Another Shore town proposes bag fee ordinance

(Richard Drew/AP Photo)

(Richard Drew/AP Photo)

Ventnor is the latest Jersey Shore municipality to propose a fee for single-use bags.

The Atlantic County city’s Board of Commissioners last week introduced the ordinance, which would require businesses to charge a fee for any type of bag given to customers.

According to the proposed ordinance, which will go to a vote on February 22, stores — including any vendor establishment that sells goods except for dine-in restaurants — would be required to assess a fee of not less than five cents.

The store would keep the fee, which would exempts seafood, fresh meat, and prescription medicine. Federal food assistance programs are exempt.

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Under the ordinance, the Public Works Department would enforce the ordinance, which prescribes a warning for the first offense and a $100 fine for subsequent offenses.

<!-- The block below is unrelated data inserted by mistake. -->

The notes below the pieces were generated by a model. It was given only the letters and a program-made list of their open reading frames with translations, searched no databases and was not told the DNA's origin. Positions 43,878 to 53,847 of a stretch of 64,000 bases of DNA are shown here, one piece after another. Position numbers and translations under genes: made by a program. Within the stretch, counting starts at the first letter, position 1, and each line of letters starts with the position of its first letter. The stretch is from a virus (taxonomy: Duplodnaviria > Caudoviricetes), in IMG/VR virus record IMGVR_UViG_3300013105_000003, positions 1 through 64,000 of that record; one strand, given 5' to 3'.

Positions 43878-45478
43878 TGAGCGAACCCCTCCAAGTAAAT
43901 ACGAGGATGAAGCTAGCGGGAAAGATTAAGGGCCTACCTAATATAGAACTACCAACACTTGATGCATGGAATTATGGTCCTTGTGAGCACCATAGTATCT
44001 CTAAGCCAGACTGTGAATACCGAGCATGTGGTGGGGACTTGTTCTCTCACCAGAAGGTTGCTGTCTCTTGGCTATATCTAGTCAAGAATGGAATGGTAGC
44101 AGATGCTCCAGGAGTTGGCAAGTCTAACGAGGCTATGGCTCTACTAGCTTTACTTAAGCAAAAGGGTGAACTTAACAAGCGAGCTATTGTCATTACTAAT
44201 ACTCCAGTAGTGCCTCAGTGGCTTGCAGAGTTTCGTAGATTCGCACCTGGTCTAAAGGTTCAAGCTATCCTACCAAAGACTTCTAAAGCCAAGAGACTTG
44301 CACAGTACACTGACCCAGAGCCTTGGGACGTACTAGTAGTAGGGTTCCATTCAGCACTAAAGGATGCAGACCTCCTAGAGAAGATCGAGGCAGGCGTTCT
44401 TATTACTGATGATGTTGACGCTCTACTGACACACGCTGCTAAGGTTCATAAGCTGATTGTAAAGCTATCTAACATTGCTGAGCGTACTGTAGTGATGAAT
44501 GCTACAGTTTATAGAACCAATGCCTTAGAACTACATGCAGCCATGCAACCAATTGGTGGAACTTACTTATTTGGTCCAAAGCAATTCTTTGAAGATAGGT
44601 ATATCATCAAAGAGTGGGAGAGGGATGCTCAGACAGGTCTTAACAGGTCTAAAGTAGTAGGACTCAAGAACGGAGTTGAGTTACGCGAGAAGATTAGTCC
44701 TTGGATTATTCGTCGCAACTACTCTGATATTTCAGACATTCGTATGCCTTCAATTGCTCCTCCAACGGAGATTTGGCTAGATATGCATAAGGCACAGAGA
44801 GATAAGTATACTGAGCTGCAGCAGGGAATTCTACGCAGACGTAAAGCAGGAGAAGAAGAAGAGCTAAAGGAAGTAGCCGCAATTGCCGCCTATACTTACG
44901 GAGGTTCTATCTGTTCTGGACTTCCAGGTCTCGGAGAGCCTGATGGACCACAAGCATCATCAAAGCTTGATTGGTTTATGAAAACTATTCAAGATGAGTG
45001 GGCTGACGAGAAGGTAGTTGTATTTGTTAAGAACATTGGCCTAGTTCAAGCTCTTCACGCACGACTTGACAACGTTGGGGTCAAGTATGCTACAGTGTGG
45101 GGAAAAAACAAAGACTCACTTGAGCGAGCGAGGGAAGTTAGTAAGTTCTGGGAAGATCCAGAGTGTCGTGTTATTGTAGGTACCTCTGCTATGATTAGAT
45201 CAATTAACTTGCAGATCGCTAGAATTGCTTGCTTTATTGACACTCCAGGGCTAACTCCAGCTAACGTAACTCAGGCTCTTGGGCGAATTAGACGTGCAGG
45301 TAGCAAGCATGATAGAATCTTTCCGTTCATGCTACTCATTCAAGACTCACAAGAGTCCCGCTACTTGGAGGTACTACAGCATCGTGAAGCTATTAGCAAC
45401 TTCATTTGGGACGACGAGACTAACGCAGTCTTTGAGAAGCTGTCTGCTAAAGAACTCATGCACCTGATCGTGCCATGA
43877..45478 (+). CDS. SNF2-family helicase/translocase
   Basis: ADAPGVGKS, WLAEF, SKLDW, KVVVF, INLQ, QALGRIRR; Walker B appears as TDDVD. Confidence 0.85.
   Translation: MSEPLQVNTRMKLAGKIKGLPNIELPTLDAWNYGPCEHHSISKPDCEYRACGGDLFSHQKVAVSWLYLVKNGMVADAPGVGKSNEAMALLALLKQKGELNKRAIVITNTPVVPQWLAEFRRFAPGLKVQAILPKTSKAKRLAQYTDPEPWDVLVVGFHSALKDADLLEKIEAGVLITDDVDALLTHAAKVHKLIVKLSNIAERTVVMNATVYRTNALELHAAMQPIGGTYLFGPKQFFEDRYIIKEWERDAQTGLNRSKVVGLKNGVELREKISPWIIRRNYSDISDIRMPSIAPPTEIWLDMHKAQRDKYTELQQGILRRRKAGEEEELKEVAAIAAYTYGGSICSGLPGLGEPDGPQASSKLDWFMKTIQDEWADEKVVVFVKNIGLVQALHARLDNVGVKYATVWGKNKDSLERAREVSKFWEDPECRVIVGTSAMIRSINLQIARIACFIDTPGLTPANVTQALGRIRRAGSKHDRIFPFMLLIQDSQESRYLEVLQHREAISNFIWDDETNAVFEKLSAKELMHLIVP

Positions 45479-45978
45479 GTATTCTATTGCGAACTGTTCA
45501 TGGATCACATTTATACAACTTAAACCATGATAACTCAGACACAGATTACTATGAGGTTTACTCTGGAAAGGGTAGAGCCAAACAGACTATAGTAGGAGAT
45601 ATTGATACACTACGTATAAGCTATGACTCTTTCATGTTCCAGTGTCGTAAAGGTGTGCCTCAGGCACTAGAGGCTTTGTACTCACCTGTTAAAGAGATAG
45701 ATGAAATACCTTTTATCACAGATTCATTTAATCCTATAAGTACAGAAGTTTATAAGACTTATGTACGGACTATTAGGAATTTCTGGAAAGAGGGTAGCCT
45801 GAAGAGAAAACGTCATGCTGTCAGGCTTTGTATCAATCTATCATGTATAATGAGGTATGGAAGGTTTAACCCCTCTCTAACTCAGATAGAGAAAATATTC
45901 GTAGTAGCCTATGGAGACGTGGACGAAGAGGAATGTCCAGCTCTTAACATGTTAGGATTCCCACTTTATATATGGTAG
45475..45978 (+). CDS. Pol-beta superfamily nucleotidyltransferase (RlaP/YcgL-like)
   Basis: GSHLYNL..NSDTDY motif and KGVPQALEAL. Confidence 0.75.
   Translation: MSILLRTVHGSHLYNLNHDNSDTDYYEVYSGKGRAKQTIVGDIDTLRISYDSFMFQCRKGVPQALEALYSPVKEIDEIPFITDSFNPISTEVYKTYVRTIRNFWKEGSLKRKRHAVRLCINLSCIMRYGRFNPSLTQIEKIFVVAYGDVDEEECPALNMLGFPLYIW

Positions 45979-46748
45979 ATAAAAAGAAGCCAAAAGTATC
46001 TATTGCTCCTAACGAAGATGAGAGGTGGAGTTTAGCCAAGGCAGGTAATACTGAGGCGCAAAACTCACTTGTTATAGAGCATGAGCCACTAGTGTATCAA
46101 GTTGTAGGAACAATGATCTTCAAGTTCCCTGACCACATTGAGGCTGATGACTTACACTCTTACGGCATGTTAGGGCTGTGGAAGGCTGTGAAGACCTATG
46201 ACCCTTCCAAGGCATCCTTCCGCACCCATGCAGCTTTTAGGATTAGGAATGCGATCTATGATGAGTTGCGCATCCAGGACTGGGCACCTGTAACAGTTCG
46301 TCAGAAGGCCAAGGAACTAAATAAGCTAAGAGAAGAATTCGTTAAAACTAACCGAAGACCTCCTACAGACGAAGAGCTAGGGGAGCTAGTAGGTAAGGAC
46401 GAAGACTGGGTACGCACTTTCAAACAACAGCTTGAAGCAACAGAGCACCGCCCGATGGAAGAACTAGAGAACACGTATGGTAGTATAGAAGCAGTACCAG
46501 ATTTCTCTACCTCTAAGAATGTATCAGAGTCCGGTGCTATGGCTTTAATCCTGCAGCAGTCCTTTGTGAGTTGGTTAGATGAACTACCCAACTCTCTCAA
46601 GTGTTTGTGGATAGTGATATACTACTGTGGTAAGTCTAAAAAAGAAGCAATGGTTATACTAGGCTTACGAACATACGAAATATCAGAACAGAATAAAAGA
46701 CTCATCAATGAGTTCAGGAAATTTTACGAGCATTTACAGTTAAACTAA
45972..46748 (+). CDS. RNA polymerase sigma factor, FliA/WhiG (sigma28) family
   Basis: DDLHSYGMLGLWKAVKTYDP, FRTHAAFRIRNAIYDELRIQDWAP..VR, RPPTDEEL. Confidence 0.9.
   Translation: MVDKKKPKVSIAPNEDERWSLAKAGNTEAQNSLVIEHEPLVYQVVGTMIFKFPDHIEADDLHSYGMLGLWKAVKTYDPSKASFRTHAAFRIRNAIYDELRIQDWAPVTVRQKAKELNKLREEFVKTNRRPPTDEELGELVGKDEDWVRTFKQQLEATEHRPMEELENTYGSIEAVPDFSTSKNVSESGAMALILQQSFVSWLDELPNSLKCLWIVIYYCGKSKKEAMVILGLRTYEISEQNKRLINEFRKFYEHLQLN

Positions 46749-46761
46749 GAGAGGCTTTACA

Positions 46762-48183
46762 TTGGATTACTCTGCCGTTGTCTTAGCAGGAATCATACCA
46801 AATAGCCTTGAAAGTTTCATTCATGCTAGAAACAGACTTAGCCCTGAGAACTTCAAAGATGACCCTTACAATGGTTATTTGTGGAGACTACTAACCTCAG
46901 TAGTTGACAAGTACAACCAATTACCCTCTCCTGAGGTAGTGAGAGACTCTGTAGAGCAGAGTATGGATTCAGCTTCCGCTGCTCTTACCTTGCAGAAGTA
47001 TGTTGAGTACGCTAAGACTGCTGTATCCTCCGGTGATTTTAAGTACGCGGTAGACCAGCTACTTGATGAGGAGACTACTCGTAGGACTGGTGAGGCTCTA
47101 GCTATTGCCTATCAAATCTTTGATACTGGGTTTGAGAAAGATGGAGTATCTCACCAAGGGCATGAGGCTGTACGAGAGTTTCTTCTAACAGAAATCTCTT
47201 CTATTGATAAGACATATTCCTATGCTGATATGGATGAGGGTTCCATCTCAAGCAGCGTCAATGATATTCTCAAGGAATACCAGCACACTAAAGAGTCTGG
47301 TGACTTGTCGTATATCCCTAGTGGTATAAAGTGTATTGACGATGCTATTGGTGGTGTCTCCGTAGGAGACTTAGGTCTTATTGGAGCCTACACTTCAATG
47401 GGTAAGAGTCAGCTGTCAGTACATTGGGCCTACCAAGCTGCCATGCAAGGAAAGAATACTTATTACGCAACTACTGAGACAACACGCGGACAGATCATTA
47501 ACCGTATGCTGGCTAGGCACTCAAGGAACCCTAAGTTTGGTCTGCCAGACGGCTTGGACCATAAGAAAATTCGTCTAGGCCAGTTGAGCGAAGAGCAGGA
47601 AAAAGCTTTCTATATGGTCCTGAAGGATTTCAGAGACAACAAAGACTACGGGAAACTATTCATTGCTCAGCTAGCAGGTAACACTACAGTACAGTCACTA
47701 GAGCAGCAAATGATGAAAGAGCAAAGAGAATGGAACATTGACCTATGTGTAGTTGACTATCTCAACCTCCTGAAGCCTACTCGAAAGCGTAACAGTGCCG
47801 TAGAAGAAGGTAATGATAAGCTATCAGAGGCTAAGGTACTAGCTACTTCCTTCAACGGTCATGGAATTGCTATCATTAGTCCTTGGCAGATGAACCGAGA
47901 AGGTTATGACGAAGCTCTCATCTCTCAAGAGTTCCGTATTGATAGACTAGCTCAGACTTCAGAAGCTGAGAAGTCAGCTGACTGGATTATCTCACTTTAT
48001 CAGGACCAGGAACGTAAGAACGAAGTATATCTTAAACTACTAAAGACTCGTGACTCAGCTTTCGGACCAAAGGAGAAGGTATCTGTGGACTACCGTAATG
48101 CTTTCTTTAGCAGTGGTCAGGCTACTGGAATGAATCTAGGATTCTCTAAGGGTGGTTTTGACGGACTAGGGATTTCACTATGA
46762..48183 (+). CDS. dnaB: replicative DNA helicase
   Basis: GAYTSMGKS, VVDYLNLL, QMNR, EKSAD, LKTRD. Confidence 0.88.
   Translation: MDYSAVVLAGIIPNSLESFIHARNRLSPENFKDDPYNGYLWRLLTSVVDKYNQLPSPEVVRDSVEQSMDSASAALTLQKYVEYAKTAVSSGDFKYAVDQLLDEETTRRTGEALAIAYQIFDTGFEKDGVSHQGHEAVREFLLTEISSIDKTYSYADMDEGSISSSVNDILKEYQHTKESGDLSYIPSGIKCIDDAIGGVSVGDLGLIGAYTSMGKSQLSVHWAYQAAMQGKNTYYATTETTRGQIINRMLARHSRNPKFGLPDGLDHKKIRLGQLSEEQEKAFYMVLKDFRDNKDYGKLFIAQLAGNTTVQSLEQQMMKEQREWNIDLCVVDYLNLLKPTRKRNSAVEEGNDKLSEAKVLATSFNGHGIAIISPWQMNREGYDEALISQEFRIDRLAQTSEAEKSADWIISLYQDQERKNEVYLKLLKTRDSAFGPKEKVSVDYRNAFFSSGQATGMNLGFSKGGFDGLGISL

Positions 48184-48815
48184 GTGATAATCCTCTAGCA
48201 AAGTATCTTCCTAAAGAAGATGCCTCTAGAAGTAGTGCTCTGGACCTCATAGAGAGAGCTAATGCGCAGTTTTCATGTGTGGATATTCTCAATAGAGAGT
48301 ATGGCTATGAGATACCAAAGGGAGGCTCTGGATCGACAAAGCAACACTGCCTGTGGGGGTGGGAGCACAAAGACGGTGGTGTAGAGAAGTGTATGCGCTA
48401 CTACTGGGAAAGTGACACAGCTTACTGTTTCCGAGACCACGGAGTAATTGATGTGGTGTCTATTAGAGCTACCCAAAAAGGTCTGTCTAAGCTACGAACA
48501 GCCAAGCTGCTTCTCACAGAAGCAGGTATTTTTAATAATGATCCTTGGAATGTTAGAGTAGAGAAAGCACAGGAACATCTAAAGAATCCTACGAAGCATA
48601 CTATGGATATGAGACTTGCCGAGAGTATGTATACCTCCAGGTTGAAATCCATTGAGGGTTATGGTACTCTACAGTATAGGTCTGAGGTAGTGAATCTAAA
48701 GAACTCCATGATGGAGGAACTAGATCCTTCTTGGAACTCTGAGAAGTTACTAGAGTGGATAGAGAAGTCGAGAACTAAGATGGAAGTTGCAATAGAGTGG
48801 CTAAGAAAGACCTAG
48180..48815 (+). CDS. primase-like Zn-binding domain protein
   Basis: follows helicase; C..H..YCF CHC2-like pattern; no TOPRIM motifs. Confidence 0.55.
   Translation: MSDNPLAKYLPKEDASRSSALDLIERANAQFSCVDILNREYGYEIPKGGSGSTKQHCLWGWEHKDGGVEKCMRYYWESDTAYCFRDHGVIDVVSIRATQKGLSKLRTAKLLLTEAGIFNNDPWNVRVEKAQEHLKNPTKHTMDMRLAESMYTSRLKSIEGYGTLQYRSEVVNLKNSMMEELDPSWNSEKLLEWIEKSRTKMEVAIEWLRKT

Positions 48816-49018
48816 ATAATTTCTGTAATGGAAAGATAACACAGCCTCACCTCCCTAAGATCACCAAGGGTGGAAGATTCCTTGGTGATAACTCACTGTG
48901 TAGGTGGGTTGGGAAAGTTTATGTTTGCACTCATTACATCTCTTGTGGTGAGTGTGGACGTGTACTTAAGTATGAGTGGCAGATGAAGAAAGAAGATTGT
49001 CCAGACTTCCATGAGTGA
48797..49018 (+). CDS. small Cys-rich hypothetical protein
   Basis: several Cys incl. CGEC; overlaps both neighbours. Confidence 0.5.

The ordinance is slated to go into effect on Oct. 1 if adopted.

Nearby Longport approved a similar measure in 2016. The Atlantic County municipality received a “Creativity and Innovation Award” for the first of its kind legislation in the state from Sustainable Jersey in 2016.

“Enacting New Jersey’s first single-use bag fee ordinance is a small step towards reducing the dangers that single-use bags, in particular those made of thin plastic film, pose to the environment,” Longport Mayor Nicholas Russo said at the time.

“As a coastal community, we find these plastic bags washing up on our beaches, jamming our beach rakes, and clogging our storm drains. We know that they can have a devastating impact on marine wildlife. I say it is a small step because in order to see significant change, it is a step that I hope all 565 municipalities will strive towards,” he added.

Last November, Long Beach Township adopted an ordinance that bans commercial establishments from providing customers with single-use bags. Nearby Harvey Cedars adopted a similar measure earlier this month.

Plastic bags consistently pop up as one of the most collected items in beach cleanups, according to Beth Kwart, chair of the South Jersey chapter of the nonprofit Surfrider Foundation.

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